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African Journal of Food, Agriculture, Nutrition and Development
Rural Outreach Program
ISSN: 1684-5358
EISSN: 1684-5358
Vol. 13, No. 1, 2013, pp. 7157-7170
Bioline Code: nd13006
Full paper language: English
Document type: Research Article
Document available free of charge

African Journal of Food, Agriculture, Nutrition and Development, Vol. 13, No. 1, 2013, pp. 7157-7170

Tayie, FA.; Koduah, G. & Mork, SAP


Geophagia, which involves ingestion of non-food lithospheric substances, is the major form of pica in many African cultures. A common lithospheric pica substance ingested in the Cape Three Point region of West Africa, particularly Ghana and Togo, is a white loamy clay soil. This clay soil is usually ingested by women of reproductive age. Some of the reasons assigned to clay geophagia include appealing flavour, to alleviate nausea during pregnancy, and for absorption of toxins in the gastrointestinal tract. Some speculation indicates that geophagia may be an attempt to replenish mineral nutrients in undernourished persons. The study of the acid extractable mineral contents of this white clay soil was done to provide information on the mineral contents that could potentially be absorbed in the gastrointestinal tract. Results showed that the clay soil was very dry with mean moisture content of 0.19±0.01%. On dry weight basis, the geophagia clay soil contained (mg/100 g) aluminium, 1,239.6; iron, 962.9; lead, 2.4; magnesium, 64.3; and zinc, 54.6. The extractable mineral contents of this clay soil, on dry weight basis, were (mg/100 g): zinc, 1.40±0.05; iron, 14.19±0.13; magnesium, 23.83±0.31; and aluminium, 37.91±2.94. Compared to the total minerals contents of the clay soil, the acid extractable fractions represented 2.6% of zinc, 1.5% of iron, 36.4% of magnesium, and 3.2% of aluminium. Even though lead was not detected in the acid extracts, a small amount was detected in the dry clay soil. Arsenic was not detected in any clay sample or extracts. It was concluded that the main mineral nutrient potentially contributed by this clay pica substance was iron. The clay soil liberated a substantial amount of iron (14.2 mg/100g), which constituted 78.9% of the 18 mg/d iron RDA for women of reproductive age and 53.0% of the 27 mg/day iron RDA for pregnant women. The potentially undesirable effect of ingesting this clay soil is the high level of aluminium (37.9 mg/100g).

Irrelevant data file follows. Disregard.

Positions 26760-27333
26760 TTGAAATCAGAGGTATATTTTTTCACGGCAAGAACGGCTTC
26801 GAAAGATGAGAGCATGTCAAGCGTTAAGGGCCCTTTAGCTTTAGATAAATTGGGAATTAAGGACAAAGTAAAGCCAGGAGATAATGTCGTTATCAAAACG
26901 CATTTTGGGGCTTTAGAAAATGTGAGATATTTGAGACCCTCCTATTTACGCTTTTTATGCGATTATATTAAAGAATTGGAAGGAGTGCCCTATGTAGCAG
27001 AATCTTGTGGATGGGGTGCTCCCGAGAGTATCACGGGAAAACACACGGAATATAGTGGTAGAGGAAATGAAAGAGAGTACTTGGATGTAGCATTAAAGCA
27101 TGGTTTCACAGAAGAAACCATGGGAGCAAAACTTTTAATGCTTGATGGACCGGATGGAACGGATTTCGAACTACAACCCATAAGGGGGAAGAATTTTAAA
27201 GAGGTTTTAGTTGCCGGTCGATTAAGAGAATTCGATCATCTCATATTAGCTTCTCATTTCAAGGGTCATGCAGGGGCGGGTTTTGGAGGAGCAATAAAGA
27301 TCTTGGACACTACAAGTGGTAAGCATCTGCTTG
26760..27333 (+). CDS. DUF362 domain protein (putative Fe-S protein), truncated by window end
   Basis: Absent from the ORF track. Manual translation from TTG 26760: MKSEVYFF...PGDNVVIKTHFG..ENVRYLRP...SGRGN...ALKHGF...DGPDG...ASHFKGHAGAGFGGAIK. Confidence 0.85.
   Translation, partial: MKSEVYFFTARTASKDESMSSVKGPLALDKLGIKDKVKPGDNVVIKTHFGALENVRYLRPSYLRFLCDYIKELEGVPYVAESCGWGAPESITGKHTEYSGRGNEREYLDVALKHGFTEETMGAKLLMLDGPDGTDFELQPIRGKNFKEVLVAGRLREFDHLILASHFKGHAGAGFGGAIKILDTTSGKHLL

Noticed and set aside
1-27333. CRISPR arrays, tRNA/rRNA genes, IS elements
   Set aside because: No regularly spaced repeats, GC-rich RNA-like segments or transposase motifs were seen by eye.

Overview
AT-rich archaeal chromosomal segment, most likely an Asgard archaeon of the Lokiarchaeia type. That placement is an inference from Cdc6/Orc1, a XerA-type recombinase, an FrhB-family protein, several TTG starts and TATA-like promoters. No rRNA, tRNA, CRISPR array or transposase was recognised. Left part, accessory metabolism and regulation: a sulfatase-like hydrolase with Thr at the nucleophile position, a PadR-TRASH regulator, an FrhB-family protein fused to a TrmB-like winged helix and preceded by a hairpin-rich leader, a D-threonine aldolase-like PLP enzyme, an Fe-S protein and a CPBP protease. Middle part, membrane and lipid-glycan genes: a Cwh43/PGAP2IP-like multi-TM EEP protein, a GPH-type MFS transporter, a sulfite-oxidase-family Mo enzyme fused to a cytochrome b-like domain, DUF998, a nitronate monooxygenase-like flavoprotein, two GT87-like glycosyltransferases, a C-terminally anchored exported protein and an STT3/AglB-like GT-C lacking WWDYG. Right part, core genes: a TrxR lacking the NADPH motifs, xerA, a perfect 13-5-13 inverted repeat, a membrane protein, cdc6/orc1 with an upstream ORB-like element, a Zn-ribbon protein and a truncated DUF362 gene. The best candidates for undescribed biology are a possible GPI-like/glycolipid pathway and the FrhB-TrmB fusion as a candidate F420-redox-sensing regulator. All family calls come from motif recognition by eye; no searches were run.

Geophagia, pica, pregnancy, clay, iron

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